You are trying to use Kubernetes in AWS. You have installed kubectl and you run this command:
kubectl get svc
You receive this: 'error: the server doesn't have a resource type "svc"'
You try again with a more verbose output. You run this command:
kubectl get svc -v=8
In the output you see messages like this: "Response Status: 401 Unauthorized in 73 milliseconds"
What should you do to use kubectl with AWS?
Possible Solution #1
Go to the the .kube directory (e.g.,
cd ~; cd .kube) and modify the config file. Change the stanza "name: kubernetes" to be "name: NameOfYourCluster" (where "NameOfYourCluster" is the name of your cluster).
Alternatively you could run a command like this:
kubectl config set-cluster NameOfYourCluster # where "NameOfYourCluster" is the name of your cluster
If you want more detail, try this posting.
Possible Solution #2
1. Log into the AWS console: https://console.aws.amazon.com/eks/home?
2. Click on the kubernetes cluster you want to obtain more information about (that which you want the kubectl command on the back-end to apply to).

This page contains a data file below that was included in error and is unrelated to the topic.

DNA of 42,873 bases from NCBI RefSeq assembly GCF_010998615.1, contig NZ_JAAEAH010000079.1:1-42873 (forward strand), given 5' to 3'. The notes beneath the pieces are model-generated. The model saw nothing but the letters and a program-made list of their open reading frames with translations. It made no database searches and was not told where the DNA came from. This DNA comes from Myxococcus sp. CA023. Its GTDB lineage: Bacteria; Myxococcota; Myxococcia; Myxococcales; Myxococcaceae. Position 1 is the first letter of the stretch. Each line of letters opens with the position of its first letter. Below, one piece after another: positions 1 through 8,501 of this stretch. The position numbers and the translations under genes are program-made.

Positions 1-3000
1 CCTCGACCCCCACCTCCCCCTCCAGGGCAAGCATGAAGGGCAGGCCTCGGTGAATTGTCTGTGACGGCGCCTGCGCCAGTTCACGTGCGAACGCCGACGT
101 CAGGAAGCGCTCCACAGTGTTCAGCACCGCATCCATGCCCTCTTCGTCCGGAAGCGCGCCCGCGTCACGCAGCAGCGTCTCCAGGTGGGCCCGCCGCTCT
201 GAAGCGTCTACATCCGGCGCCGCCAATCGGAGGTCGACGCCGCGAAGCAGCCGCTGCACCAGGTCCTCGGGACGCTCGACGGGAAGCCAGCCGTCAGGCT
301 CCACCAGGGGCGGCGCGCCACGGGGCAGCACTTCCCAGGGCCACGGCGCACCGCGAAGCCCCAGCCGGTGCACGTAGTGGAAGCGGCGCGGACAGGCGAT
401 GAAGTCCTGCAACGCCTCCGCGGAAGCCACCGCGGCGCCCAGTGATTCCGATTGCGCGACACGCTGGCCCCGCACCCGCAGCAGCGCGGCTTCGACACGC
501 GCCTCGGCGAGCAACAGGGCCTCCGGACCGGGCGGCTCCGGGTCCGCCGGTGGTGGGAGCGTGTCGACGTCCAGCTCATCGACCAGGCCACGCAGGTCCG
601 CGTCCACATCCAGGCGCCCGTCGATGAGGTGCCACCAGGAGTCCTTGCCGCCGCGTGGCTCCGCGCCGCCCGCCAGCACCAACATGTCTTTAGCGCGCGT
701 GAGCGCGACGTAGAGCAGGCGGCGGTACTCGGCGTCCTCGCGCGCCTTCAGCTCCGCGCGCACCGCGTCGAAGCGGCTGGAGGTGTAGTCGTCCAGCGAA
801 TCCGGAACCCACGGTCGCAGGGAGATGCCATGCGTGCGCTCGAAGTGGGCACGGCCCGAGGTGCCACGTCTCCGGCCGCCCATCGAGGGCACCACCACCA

3. Find the "Role ARN".
4. Go to the Linux server that you run your "kubectl" commands from. Go to the .kube directory. Find the config-NameOfCluster file (where "NameOfCluster" is the name of the cluster for which you want to run a kubectl command on).
5. In this file make sure your have an "args" section with stanzas such as these (where "arn:aws:iam::123456789:role/nameofcluster" is the value of the 'Role ARN' obtained in step #3):
The two stanzas above are commented out in this thorough explanation of the kubeconfig file: https://docs.aws.amazon.com/eks/latest/userguide/create-kubeconfig.html
Possible Solution #3
Install and configure the AWS CLI again; if you need assistance with this, see this posting. Then create a .kube directory and recreate a kubeconfig file inside this .kube directory by following the directions here:
Possible Solution #4
Was your Kubernetes cluster created with one user yet your AWS CLI has been configured with a user? One user can have more than one AWS Access Key. The problem you are having may be consistent with a different user that created the cluster from the one that is trying to interact with it. If you can create an access key based on the user that created the cluster, then reconfigure the AWS CLI to use that key, the problem may subside. Alternatively if you could use the user that you are using to run the "kubectl get svc" command to create a new cluster, that may eliminate the problem too.